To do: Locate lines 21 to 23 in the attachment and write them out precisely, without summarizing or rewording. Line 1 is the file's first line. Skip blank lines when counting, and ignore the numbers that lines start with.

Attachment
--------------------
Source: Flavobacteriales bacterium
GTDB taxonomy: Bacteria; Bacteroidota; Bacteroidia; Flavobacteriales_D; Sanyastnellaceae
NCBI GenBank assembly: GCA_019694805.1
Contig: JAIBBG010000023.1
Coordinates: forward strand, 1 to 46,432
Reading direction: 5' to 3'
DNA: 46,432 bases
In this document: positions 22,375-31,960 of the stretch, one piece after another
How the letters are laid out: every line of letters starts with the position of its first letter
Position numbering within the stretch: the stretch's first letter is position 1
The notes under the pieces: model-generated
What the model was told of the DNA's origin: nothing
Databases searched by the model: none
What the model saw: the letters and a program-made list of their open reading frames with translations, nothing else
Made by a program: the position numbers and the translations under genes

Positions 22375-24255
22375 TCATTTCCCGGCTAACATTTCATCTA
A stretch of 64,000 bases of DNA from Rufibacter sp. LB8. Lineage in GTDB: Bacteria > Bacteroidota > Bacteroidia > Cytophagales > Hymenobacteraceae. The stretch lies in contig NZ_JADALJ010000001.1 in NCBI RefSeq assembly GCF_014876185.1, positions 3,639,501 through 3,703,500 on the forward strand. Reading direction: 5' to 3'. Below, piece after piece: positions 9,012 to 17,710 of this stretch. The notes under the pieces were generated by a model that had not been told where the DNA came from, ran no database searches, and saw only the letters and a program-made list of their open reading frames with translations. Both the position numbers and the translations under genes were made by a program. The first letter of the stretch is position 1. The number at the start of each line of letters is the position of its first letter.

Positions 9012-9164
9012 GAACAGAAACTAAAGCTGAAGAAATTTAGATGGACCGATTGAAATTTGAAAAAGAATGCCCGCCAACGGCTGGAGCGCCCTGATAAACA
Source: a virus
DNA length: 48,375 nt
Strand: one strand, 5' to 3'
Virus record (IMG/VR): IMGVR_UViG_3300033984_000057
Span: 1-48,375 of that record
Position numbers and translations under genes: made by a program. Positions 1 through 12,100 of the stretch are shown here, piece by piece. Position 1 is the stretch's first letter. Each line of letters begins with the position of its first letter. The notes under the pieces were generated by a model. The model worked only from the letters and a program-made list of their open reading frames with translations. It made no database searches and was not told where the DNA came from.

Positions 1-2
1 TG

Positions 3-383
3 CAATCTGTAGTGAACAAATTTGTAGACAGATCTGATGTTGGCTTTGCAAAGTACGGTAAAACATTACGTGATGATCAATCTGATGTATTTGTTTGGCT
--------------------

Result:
Source: a virus
DNA length: 48,375 nt
Strand: one strand, 5' to 3'